The year was 1995 and I had decided to put together the best pop, funk and soul band in Belo Horizonte. I already had a track-record as a musician, having had some formative experiences in the city, such as with Markão & Banda, in Western House Neon, Supertramp Co., in Mr Beef, Geraes Big Band, of the Music School of UFMG, and the Symphony Orchestra of MG, in the Palácio das Artes.
Assembling the dream team required unique relationship skills, besides the understanding that any organization – even orchestras and bands – are political arenas (have you ever seen Fellini’s film Orchestra Rehearsal?). In the music business, good relationships start with the recognition by others that you are competent as a musician and can handle things well in the most diverse settings.
My choice of team was clinical: three singers, a brass section (sax, trumpet, trombone), bass, keyboard, guitar and drums (I was the drummer). Little did I know that I had already become a “headhunter” when I got in my car and drove all over the metropolitan area of Belo Horizonte to talk to talents.
I remember neighborhoods I had never heard of, churches and religions I didn’t know and shacks which baffled me as to how so many people could possibly there live together. Then I had to sell my dream, tell the story a thousand times (yes, he who tells a tale embellishes it!), show where the dream would take us and how we would get there.
Desires bigger than means
After failures and successes, the team was recruited. The new problem hitting me was the old economic dilemma of “desires bigger than means”. Most of the musicians didn’t have the money to invest or the extra income to cover all the costs involved. Like every entrepreneur, I took money from my own pocket and invested countless hours of work that ranged from teaching English to the singers, to finding sponsors to help with the costs.
Therefore, I got someone to sponsor the dance costumes, the band’s website (not a common thing at the time and expensive), the gym and even a choreographer to teach some dance steps to all the robots involved. Despite the exhausting weekly rehearsals, the reinforcement of teamwork and the management of some “diva behaviour”, the main thing was still missing: a good schedule of shows that would reassure the guys with the certainty that there would be money in everyone’s pocket. I managed to get a season at the Circuito Circo Bar, a very popular venue in Belo Horizonte at the time.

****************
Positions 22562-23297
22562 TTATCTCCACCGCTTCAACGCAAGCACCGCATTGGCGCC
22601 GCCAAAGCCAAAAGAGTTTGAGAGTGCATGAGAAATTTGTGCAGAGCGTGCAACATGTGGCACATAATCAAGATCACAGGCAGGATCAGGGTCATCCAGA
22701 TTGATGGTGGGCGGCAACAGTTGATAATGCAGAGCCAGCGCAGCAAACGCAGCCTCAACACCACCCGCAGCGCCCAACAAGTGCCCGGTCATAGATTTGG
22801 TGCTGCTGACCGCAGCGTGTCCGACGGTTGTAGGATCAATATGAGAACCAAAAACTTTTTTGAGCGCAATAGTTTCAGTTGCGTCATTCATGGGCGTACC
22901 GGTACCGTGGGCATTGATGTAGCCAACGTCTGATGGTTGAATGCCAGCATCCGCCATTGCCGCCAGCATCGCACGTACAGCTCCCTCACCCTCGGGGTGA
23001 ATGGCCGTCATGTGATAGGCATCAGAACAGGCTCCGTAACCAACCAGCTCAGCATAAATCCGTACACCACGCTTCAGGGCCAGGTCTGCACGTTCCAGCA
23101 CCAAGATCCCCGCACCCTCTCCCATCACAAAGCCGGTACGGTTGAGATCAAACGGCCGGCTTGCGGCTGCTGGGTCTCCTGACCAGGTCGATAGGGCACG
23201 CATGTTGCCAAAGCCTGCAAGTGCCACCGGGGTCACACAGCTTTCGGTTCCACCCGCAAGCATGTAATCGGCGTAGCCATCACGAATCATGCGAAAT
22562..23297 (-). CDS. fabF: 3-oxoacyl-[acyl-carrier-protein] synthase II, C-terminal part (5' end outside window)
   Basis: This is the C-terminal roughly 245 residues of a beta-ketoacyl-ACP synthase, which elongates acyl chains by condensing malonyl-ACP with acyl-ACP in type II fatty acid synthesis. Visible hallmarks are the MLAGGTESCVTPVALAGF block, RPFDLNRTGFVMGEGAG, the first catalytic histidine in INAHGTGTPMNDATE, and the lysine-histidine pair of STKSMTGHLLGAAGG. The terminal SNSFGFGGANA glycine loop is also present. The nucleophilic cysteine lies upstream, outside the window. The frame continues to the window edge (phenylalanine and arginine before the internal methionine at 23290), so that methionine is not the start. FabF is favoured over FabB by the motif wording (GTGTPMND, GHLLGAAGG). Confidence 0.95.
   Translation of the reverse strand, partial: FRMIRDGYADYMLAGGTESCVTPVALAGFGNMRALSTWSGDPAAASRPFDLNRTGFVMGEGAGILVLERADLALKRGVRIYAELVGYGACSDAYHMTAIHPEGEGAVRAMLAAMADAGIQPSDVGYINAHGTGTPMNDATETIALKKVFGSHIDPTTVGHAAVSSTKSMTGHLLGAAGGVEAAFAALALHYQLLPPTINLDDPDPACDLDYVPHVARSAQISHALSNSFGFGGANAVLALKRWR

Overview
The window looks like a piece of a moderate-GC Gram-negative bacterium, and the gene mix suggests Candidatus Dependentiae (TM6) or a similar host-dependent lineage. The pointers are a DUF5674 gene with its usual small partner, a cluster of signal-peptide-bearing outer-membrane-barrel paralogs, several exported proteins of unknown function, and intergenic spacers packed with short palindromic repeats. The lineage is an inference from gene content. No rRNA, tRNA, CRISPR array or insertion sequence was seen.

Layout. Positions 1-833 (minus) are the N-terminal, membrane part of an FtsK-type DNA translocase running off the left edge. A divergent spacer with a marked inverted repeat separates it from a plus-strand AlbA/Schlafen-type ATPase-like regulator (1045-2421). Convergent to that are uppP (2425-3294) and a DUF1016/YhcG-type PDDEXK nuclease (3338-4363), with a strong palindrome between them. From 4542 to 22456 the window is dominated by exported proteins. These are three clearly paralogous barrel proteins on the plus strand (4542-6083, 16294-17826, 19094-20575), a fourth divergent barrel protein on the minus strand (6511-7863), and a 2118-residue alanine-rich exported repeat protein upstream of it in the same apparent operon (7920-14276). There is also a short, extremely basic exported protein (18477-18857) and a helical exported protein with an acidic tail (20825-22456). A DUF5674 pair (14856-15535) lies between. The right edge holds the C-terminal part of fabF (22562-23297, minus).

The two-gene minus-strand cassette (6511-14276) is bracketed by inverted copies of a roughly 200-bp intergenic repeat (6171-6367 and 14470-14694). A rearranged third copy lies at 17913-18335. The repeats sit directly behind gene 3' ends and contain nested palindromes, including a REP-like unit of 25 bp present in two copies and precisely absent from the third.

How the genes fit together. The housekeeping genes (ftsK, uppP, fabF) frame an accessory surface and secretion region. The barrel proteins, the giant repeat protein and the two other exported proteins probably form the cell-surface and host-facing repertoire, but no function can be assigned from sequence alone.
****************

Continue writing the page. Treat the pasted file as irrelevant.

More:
I learned through love and pain about leadership
Countless lessons come to mind as I write these lines. Victories and failures, countless mistakes and lessons learned: necessity truly is the mother of invention. I learned through love and pain about leadership, relationships, talent management, teamwork and political articulation, among countless other topics beyond the scope of these paragraphs. There were moments of euphoria and of feeling we were accomplishing something great, rejoicing to hear the great sound of that great team playing together. There were other moments of deep discouragement and of feeling alone, rowing against the tide. Isn’t that the life of an entrepreneur? Well, no school teaches it that way.
The band broke up a little more than two years after its creation, overtaken by new musical trends such as pagode and axé that quickly – and ad nauseam – became the preference of live-music audiences. During those years as a musician, I also gave music lessons to pay the bills and even today, I am impressed by how this sharpened my didactics and my understanding of multiple pedagogies. These are skills which guide me today as a father, teacher, executive and counselor.
However, the question I am always faced with remains to be answered: “What is the best thing about the experience with music?” I answer without a moment’s hesitation: after a while in the band, the original singer couldn’t take the pressure and decided to quit; in the selection and hiring of the new singer, I found the love of my life, my partner in crime since 1996, Carem Rocha Soares. And you, what have you learned from the arts?
Rivadávia Drummond is post-doctorate from the Faculty of Information Studies, University of Toronto, Canada; doctorate, master’s and bachelor’s degrees from UFMG. Member of the Board of Directors of Vitru Ltd (Nasdaq/VTRU), clinical professor at the W P Carey School of Business at Arizona State University (USA) and associate professor at the Polytechnic University of Hong Kong.